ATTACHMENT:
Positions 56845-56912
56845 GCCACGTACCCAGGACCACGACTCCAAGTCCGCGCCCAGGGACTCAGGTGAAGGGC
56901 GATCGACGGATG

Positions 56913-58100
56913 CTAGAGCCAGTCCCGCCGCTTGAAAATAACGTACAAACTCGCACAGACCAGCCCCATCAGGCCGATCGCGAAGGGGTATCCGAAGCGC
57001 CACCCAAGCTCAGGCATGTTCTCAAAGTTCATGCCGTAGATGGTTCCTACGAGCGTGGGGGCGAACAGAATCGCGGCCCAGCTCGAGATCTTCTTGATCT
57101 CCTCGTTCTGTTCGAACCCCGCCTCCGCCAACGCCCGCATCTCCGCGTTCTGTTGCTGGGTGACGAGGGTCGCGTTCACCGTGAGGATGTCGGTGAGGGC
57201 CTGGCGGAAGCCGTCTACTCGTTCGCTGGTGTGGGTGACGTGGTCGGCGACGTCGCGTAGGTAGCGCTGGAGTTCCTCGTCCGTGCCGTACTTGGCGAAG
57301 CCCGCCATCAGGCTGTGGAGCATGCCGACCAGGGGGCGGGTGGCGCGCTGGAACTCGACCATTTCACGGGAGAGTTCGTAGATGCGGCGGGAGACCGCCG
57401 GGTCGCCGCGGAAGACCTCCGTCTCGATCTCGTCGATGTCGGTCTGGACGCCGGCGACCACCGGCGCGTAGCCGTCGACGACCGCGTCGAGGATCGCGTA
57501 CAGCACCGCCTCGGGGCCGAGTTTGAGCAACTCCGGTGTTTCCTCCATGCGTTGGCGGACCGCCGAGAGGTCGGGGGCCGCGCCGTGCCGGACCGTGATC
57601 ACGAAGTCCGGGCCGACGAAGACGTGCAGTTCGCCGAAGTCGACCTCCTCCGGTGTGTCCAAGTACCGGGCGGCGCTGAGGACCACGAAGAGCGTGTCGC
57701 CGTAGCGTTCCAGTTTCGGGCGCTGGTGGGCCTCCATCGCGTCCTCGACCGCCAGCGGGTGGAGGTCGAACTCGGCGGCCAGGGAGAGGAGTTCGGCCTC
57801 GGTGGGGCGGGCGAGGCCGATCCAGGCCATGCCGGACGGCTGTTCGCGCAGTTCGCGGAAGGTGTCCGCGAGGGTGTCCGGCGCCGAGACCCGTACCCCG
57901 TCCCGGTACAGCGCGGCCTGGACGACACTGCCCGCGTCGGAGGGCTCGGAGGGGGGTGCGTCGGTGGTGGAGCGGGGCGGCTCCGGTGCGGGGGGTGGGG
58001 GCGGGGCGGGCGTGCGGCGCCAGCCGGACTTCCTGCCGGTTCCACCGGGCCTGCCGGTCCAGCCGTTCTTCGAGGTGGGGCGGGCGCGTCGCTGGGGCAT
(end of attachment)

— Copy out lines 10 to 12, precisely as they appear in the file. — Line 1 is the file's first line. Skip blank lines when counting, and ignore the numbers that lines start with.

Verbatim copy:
57401 GGTCGCCGCGGAAGACCTCCGTCTCGATCTCGTCGATGTCGGTCTGGACGCCGGCGACCACCGGCGCGTAGCCGTCGACGACCGCGTCGAGGATCGCGTA
57501 CAGCACCGCCTCGGGGCCGAGTTTGAGCAACTCCGGTGTTTCCTCCATGCGTTGGCGGACCGCCGAGAGGTCGGGGGCCGCGCCGTGCCGGACCGTGATC
57601 ACGAAGTCCGGGCCGACGAAGACGTGCAGTTCGCCGAAGTCGACCTCCTCCGGTGTGTCCAAGTACCGGGCGGCGCTGAGGACCACGAAGAGCGTGTCGC